Preoperative Chronic Steroid Use is Associated with Increased Incidence of Postoperative Mortality and Limb Loss following Peripheral Arterial Bypass Surgery for Chronic Limb Threatening Ischemia

Leana Dogbe, Ahsan Zil-E-Ali, Kayla J. Krause, Kristine So, Faisal Aziz

Research output: Contribution to journalArticlepeer-review


Background: Steroids are a commonly prescribed medication in the United States and have been associated with poor surgical and treatment outcomes. The objective of this study is to assess the relationship between chronic steroid use and surgical outcomes of femoropopliteal and femoral-distal bypasses in patients suffering from chronic limb threatening ischemia (CLTI). Methods: All adult patients undergoing femoropopliteal and femoral-distal bypasses with single segment autologous vein with an indication of CLTI in the American College of Surgeons National Surgical Quality Improvement Program (ACS-NSQIP) between 2012 and 2021 were stratified between chronic preoperative steroid use (Group I) and no preoperative use (Group II). Primary outcomes of the study included 30-day mortality, amputation, and combined outcome of mortality and/or limb loss. Secondary outcomes included specific bypass related, cardiovascular, respiratory and renal outcomes. Results: A total of 8,324 patients (66.8% Male, 33.2% Females) underwent peripheral arterial bypass operations for the indication of chronic limb threatening ischemia. The median age was 68 years. Group I included 408 patients (4.9%) and Group II included 7,916 patients (95.1%). As compared to patients in Group II, those in Group I were more likely to be females (Group I: 42.2% vs. Group II: 32.8%), more likely to have co-existing chronic obstructive pulmonary disease (Group I: 20.6% vs. Group II: 11.8%), less likely to be diabetic (Group I: 45.9% vs. Group II: 48%), less likely to be smokers (Group I: 30.6% vs. Group II: 45.4%) and more likely to be in American Society of Anesthesiologists III or IV Classes (Group I: 98% vs. Group II: 96.5%) (all P < 0.05). Primary outcomes were as follows: 30-day mortality (Group I: 3.3% vs. Group II: 1.7%), amputation (Group I: 5.9% vs. Group II: 2.8%), 30-day mortality and/or amputation (Group I: 9.1% vs. Group II: 4.5%) (all P < 0.05). Among secondary outcomes, the following were found to be statistically significant: untreated loss of patency (Group I: 4.2% vs. Group II: 1.7%), significant bleeding (Group I: 26.2% vs. Group II: 16.5%), wound infection/complication (Group I: 18.6% vs. Group II: 15%), and return to operating room (Group I: 21.8% vs. Group II: 16.7%) (all P < 0.05). As compared to patients with an indication of tissue loss (Rutherford's class V and VI), patients in Group I with an indication of rest pain (Rutherford's class IV) were more likely to experience 30-day mortality, major amputation and a composite of mortality and amputation. Risk adjusted analysis showed that chronic steroid use has a statistically significant effect on 30-day mortality (adjusted odds ratio [AOR] 1.7, P = 0.05), amputation (AOR 2.05, P < 0.001), composite outcomes of mortality and amputation (AOR 1.959, P < 0.001), untreated loss of patency (AOR 2.31, P = 0.002), bleeding (AOR 1.33, P < 0.011) and unplanned return to the operating room (AOR 1.36, P = 0.014). Conclusions: Chronic steroid use in patients undergoing femoropopliteal or femoral-distal bypass is associated with a higher risk of 30-day mortality, major amputation, readmission, bleeding, return to operating room, and untreated loss of patency. No significant difference in outcomes were appreciated in patients with chronic steroid use and with Rutherford class V or VI disease (tissue loss), suggesting that the effects of steroids may be less prominent in those with the most advanced peripheral arterial disease. These findings may aid physicians with risk stratification and preoperative discussions regarding open revascularization in patients receiving chronic steroid therapy. More studies including randomized trials are needed to guide perioperative management of steroids in this cohort.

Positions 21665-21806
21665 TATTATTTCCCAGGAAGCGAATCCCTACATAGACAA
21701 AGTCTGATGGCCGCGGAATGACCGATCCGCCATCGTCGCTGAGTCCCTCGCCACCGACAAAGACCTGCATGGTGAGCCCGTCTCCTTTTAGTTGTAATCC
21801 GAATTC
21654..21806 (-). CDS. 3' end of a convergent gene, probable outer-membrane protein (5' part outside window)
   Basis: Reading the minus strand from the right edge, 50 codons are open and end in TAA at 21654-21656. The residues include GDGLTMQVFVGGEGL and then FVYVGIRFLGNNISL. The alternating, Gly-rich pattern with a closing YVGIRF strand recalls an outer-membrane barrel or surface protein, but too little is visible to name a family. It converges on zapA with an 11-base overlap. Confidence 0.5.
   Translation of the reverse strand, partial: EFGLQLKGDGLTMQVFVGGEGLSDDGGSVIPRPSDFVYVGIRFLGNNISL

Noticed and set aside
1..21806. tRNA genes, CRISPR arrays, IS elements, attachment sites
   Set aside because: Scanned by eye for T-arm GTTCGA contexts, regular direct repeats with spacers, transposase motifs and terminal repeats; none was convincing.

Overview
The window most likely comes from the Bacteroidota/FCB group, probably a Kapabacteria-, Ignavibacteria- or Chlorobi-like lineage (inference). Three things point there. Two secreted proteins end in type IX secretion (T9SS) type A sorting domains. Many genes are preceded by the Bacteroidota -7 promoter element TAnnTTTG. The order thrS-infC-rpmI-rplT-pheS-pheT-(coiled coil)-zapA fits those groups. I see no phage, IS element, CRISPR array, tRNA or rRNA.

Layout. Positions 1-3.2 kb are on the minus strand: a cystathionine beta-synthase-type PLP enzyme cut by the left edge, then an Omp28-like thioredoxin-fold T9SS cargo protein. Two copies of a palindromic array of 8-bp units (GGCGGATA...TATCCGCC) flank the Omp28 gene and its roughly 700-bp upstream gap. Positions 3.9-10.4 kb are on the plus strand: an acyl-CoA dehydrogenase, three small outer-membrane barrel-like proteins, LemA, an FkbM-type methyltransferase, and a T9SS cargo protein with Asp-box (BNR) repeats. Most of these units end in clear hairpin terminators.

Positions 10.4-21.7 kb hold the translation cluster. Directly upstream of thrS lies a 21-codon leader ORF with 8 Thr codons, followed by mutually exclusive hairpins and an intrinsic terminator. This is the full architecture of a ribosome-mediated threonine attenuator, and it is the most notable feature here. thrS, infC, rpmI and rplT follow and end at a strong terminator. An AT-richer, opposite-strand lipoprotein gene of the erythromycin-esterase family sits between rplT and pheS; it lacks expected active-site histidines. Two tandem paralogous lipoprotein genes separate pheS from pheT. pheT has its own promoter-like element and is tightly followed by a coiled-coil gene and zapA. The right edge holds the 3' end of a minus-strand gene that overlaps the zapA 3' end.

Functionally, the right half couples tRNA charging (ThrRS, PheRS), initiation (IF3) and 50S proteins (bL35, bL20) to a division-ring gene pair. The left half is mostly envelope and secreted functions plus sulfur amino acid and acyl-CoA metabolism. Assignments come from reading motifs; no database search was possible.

Original languageEnglish (US)
Pages (from-to)95-104
Number of pages10
JournalAnnals of Vascular Surgery
StatePublished - Apr 2024

All Science Journal Classification (ASJC) codes

  • Surgery
  • Cardiology and Cardiovascular Medicine

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